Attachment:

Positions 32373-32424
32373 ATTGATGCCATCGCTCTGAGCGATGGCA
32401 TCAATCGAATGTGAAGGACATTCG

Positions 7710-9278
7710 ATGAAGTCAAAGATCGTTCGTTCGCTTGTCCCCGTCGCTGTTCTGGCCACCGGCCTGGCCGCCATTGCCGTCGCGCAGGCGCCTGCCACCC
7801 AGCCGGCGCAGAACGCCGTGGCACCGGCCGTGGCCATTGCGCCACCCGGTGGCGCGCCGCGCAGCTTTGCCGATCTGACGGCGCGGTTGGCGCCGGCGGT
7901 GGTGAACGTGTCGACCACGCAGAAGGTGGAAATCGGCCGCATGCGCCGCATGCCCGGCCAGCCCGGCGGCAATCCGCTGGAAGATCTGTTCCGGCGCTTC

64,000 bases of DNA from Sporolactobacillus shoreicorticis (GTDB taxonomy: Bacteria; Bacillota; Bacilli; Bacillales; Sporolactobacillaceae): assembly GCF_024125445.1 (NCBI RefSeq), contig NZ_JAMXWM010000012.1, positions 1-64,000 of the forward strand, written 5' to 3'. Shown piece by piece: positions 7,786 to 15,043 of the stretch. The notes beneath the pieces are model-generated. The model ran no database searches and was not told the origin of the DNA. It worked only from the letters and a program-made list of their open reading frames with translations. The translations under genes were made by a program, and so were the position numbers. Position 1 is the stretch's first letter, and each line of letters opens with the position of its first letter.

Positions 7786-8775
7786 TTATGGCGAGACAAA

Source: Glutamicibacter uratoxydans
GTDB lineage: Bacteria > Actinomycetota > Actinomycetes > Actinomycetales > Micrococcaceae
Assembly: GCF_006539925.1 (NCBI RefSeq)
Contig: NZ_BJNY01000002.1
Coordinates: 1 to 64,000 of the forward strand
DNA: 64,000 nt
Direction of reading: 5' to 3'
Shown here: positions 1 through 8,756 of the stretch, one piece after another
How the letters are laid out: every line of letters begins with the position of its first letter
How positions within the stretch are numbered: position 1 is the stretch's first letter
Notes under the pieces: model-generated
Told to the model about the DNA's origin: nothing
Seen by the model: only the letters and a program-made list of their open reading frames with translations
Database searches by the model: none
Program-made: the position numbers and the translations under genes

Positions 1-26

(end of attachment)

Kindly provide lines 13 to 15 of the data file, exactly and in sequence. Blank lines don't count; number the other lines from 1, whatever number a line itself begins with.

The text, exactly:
Assembly: GCF_006539925.1 (NCBI RefSeq)
Contig: NZ_BJNY01000002.1
Coordinates: 1 to 64,000 of the forward strand